5) Ancient Grains
Farro grains were hip last year. This oval-shaped grain comes from ancient agricultural lineage–way before the concept of heirloom existed. Even though farro still remains popular, quinoa appears to be everywhere this year. Quinoa, which has a fabled history in South American cultures, is known for its healthy benefits. But quinoa is not actually a grain; it’s really the seed of a goosefoot plant. This nutty-tasting seed comes in various colors, including pink, white, and brown. Dahlia Lounge in Seattle currently serves a toasted quinoa salad with its Dungeness crab cakes. Check it out.
6) Sticky Delish
Gooey honeycomb has been beloved in Europe for centuries. The French like to side this hexagonal mass of wax cells (used by busy bees to store pollen and honey) with stinky cheeses and fresh fruit. Honeycomb is starting to become hot this year, but it could be all over menus in 2010. Top American chefs are doing more with this sticky cross-section of honey than simply placing it next to cheese, though. Chef Charlie Trotter, of the super-popular Charlie Trotter’s restaurant in Chicago, likes to serve honeycomb with fragrant artichokes and pine nuts. Who’s next? Step on up.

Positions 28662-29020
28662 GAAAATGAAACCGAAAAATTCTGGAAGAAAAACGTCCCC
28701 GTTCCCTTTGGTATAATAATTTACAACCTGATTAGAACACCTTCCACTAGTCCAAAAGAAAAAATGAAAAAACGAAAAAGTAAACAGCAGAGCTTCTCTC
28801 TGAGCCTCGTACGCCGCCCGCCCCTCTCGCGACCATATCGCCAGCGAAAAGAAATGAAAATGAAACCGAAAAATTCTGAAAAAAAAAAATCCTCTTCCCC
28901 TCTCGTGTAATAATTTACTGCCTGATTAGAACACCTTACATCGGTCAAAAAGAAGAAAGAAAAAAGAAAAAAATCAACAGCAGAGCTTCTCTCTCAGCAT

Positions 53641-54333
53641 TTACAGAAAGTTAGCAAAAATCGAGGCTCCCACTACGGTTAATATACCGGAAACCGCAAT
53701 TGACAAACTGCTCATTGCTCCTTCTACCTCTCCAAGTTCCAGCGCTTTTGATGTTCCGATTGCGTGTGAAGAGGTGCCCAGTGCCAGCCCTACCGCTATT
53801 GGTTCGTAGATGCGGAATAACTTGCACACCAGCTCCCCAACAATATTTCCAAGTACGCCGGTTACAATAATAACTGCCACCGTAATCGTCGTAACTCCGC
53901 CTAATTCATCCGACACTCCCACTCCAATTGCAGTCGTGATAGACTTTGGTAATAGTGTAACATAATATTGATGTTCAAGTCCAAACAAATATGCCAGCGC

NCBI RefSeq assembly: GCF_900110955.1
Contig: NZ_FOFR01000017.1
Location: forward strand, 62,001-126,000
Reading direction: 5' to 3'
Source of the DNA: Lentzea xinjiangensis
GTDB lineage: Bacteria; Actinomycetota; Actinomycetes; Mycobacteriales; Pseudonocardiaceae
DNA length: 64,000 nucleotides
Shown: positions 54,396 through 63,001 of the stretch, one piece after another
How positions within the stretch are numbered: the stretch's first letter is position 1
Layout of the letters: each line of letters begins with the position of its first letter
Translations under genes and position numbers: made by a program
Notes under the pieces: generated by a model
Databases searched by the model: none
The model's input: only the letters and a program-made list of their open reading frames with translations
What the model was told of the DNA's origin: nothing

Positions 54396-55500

7) Young, Tender Garlic
Garlic scapes and green garlic have made a strong showing on menus this spring, especially in the Northwest and Northeast. Garlic scapes are the curly flower stalks of young garlic that are in season during the spring and early summer. Garlic scapes have long been enjoyed in Europe–the Basques especially have a penchant for using them in sautéed dishes. These whimsical looking stalks have a much milder flavor than fiery mature garlic and are extremely tender. Chef Dante Boccuzzi, of Aureole in New York City, artfully composes a salad of garlic scapes and wild mushrooms with preserved lemon vinaigrette. Green garlic is simply the young bulb of hard-neck garlic varieties. This milder garlic, which looks like a large green onion, has been showing up on menus and at farmers’ markets in recent times.
8) Mary Had a Little Grass-fed Lamb
Like the grass-fed beef movement, the grass-fed lamb industry is currently thriving. A large share of the mass produced domestic sheep, most of which comes from Colorado, starts out eating grass on the pasture, before being moved into large feedlots to be plumped for the slaughterhouse. Feedlot sheep are commonly given antibiotics and sometimes growth hormones. The antithesis of these kinds of ranching practices is organic, grass-fed lamb, cut from sheep that spend their entire lives on the pasture eating grass, and antibiotics and growth hormones are a big no-no. Small producers of organic, grass-fed lamb are starting to pop up everywhere in the U.S. Food Network celebrity chef Cat Cora favors Lava Lake Lamb, which comes from near Sun Valley, Idaho.
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